For an industry that in the '80s was responsible for popularizing one of the great faux pas in fashion history--neon apparel--the surf crowd proved last Saturday night at the fourth annual Waterman's Ball that the trend was long buried.
About 800 designers, distributors, artists, professional surfers and anyone who is anybody in the action sports industry attended the gala, held at the California Scenario Sculpture Gardens in Costa Mesa. The event, hosted by the Surf Industry Manufacturers Assn., raised about $75,000 to benefit the Surfrider Foundation, the Orange County Marine Institute and the American Oceans Campaign. Ted Danson, founder of AOC, was on hand to present surf pioneer Hobie Alter with the first Waterman's award.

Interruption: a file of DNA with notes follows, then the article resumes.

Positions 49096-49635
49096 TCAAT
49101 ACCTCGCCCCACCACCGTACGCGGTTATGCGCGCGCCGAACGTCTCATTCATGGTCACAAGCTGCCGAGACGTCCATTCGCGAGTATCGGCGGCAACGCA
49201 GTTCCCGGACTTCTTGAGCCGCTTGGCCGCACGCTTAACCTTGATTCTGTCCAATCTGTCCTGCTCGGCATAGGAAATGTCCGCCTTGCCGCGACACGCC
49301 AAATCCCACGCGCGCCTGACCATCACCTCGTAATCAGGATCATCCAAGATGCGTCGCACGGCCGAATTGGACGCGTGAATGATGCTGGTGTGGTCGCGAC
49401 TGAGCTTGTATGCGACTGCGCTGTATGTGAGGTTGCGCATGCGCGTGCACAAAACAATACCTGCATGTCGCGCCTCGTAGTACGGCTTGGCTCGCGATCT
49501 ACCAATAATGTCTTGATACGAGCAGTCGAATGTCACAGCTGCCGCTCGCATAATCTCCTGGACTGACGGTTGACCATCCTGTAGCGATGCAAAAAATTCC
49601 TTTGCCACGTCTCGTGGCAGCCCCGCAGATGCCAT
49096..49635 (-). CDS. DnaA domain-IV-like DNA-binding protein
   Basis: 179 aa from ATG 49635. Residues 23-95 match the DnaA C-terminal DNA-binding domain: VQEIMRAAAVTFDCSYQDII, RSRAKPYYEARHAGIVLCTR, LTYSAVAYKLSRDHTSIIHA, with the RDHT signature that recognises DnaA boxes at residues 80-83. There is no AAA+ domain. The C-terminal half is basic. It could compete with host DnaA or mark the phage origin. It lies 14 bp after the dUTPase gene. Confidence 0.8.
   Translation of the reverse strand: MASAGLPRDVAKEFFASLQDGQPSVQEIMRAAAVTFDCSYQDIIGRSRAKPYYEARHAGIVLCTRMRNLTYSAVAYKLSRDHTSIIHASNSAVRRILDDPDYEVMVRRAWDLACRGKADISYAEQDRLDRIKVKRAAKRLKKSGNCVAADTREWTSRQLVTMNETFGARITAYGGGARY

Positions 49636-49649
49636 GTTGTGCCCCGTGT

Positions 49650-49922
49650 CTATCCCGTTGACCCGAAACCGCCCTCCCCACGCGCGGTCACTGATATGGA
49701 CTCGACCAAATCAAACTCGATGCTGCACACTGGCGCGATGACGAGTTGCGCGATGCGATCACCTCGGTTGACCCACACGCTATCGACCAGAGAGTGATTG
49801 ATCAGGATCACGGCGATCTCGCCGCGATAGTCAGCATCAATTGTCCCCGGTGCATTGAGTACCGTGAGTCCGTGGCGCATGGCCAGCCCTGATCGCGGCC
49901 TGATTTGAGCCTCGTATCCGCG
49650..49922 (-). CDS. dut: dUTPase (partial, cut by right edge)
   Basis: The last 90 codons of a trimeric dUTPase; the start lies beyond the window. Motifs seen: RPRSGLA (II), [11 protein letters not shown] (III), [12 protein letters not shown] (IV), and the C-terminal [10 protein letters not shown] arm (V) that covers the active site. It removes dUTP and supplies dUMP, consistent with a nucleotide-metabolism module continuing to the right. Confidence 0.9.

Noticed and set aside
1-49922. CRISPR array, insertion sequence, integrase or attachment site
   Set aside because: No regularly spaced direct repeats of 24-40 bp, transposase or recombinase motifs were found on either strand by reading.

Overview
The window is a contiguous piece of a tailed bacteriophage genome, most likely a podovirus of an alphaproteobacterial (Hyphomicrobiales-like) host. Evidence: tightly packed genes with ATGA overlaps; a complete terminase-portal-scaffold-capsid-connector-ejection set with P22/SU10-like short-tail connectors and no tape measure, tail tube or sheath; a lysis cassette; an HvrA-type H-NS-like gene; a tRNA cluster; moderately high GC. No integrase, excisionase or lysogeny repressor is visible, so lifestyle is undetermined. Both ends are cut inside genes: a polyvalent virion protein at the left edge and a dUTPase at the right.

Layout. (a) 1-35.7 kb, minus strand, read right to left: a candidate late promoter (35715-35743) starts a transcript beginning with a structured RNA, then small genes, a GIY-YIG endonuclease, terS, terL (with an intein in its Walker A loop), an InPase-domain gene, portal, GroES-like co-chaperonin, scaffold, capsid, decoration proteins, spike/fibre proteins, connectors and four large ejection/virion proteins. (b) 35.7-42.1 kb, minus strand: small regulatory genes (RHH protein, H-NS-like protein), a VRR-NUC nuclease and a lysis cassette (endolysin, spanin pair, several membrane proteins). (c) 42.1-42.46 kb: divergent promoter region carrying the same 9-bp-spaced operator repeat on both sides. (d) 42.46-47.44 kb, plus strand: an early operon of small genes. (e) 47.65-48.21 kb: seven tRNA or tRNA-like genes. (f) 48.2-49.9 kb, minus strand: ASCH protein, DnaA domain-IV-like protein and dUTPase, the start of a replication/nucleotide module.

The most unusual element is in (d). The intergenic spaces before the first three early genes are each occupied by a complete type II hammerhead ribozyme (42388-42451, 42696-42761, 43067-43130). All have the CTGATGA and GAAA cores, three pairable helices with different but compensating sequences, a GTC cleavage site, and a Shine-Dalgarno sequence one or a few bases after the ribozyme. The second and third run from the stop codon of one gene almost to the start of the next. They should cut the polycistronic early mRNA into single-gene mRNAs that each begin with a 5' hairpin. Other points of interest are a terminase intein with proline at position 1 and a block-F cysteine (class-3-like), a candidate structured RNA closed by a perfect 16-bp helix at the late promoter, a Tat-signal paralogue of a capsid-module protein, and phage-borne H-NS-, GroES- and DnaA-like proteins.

As if to underscore their aversion to last decade's palette, the majority donned black. But no one was mourning. The mood was strictly upbeat as guests bid on surf-related art and products, feasted on lobster tamales and funked to the live band.
Clean lines, glamour and style mattered to this new generation of industry leaders. Mandarin dresses and other Asian stylings in red, emerald and gold added sophisticated flair. Few men went black tie; instead, vests in textured and printed fabrics finished the look. Others opted for loose colorful suits. There were no white socks (what California dressing has been known for), but an occasional Hawaiian shirt was spotted. As for the dudes still pairing shorts with their tuxes: it might have been amusing in the '80s, but it doesn't ride well anymore.
The accessory of the night? Colorful leis of roses and wildflowers passed out during the silent auction.
In a laid-back industry in which companies are started on prize money won at surf contests, where rebellion is encouraged and teen-agers are in charge of setting a company's image, the crowd was--not surprisingly--hip. No socialites at this ball, no froufrou dresses or Dynasty 'dos.